Governments unions veer from mission in Illinois
Big spending at hotels, holiday parties and retirement events is financed by forced dues.
Gov. Bruce Rauner is fighting to give state workers freedom of choice on union representation.
Previously, state workers were required to pay money to big government unions as a condition of employment. In an executive order issued Monday, Rauner barred state-employee unions from collecting mandatory fees from workers.
This action directly affects the American Federation of State, County and Municipal Employees Council 31, the dominant union for state workers. And for an obvious reason – the order jeopardizes its guaranteed money stream.
A simple look at the union’s annual reports with the U.S. Department of Labor shows how far it has veered from its mission.
In 2013, AFSCME spent only 51 cents of every dollar in union dues on representation of workers, which is the union’s chief job. Most of the rest of the money went to administration, overhead, and political and lobbying activities.
This is an utter failure when compared to other nonprofit groups. If you donated to a homeless shelter and found only half was going to sheltering the homeless, you would probably look for a new charity. So would other donors.
Yet this kind of spending is business as usual for government unions.
In 2013, AFSCME spent more than $460,000 on hotels and $32,000 at its holiday party for its staff and directors, expenses that differed little from previous years.
Most years, AFSCME spends thousands of dollars on a dinner for its executive board at Maldaner’s restaurant in Springfield. In 2013, it spent more than $6,000 for the dinner. The union’s report doesn’t say how many people attended, but if each of the 36 board members took a guest, the cost would amount to $89.50 a meal.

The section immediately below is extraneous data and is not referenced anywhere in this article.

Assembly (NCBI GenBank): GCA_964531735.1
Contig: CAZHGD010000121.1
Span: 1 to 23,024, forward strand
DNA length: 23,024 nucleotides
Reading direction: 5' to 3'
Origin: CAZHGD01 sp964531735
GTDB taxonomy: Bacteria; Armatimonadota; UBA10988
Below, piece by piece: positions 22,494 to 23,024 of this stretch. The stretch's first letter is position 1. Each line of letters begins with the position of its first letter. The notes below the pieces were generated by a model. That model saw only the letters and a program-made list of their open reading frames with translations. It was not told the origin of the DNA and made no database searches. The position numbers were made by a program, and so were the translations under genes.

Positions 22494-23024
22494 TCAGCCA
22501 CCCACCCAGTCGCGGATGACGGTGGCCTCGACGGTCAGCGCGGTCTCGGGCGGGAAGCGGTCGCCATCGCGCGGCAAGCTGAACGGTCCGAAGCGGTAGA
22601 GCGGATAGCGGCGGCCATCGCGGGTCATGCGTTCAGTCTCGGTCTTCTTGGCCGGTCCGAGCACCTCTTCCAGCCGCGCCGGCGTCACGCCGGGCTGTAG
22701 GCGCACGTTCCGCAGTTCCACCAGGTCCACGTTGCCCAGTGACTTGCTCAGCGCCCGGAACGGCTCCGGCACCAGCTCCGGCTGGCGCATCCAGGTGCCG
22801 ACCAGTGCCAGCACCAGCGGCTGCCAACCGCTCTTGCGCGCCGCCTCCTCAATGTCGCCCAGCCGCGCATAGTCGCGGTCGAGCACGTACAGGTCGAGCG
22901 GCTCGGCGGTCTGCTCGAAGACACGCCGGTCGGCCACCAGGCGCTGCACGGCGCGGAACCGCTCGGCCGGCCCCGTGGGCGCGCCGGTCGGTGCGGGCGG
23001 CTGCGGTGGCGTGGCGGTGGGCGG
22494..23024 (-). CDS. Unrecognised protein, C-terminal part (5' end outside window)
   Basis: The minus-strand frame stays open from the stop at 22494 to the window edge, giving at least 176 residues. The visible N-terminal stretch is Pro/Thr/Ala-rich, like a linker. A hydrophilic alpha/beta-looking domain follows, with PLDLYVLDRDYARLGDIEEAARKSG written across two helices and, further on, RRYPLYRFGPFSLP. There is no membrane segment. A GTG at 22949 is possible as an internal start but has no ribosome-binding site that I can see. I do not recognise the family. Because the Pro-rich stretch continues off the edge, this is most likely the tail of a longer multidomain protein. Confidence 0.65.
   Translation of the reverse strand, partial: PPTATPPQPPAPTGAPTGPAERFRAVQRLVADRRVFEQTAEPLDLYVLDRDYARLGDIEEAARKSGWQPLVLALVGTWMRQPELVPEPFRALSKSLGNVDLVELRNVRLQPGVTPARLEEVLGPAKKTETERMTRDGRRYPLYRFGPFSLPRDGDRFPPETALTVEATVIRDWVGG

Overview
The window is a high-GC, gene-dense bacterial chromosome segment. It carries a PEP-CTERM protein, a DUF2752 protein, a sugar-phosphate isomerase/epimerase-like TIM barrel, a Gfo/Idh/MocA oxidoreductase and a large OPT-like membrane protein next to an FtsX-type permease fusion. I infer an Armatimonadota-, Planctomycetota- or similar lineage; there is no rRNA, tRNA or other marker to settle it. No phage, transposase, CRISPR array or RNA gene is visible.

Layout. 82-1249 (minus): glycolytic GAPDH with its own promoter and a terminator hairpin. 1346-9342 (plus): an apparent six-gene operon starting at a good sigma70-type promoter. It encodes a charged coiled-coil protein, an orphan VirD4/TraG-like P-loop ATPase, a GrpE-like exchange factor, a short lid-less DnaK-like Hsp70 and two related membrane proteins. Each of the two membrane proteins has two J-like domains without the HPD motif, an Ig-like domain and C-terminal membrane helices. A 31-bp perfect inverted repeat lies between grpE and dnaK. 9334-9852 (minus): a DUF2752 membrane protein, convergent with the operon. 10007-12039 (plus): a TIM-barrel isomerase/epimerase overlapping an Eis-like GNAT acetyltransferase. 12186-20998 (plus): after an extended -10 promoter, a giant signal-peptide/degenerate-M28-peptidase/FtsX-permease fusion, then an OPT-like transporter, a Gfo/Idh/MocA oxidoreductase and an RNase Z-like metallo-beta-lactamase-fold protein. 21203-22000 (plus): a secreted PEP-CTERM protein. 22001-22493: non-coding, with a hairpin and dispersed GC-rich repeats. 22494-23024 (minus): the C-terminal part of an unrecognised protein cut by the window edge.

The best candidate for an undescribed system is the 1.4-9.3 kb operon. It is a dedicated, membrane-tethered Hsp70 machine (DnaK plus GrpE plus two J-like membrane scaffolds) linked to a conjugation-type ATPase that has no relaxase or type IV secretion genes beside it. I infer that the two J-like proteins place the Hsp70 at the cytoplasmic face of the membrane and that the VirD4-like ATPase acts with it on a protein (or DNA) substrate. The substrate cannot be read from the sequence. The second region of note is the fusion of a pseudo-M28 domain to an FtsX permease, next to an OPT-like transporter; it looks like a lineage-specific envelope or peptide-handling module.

In 2005, the union threw a retirement party at a downtown Chicago hotel for the union’s associate director. The tab: $20,391.
AFSCME is by no means alone.
In 2013, Chicago-based Service Employees International Union Healthcare Illinois-Indiana, which represents child care aides and at-home caregivers, among others, spent a total of $1.5 million on such things as hotels, air travel, rental cars, restaurants and catering. That’s out of a total annual budget of $46.2 million, most of which comes from members’ dues and agency fees that nonmembers are required to pay.
If this superfluous spending does not seem like a lot of money compared to a $46.2 million budget, putting it in terms of dollars per member can provide perspective.
Dividing the total union budget by all the members and nonmembers paying dues gives an average of $492 per person. Thus, the $1.5 million in questionable spending represents money that 3,092 members and nonmembers contributed.
The SEIU’s report contains other eyebrow-raising numbers. In December 2013, the SEIU chapter spent nearly $50,000 on its “membership” Christmas party, which included more than $34,000 for catering and $6,000 to Binny’s Beverage, a liquor store.
Other SEIU Healthcare expenses included more than $7,000 for floral arrangers at a 2013 event and nearly $7,000 for Christmas decorations for the union office the year before.
According to the union’s report, 62 percent of its spending was categorized under “representational activities,” the reason for the union’s existence. Yet it’s hard to understand how a lavish party advances the cause of representing workers’ interests.
Workers across the state deserve a choice in supporting such spending habits. As it stands, these organizations lack the accountability necessary to represent them fairly.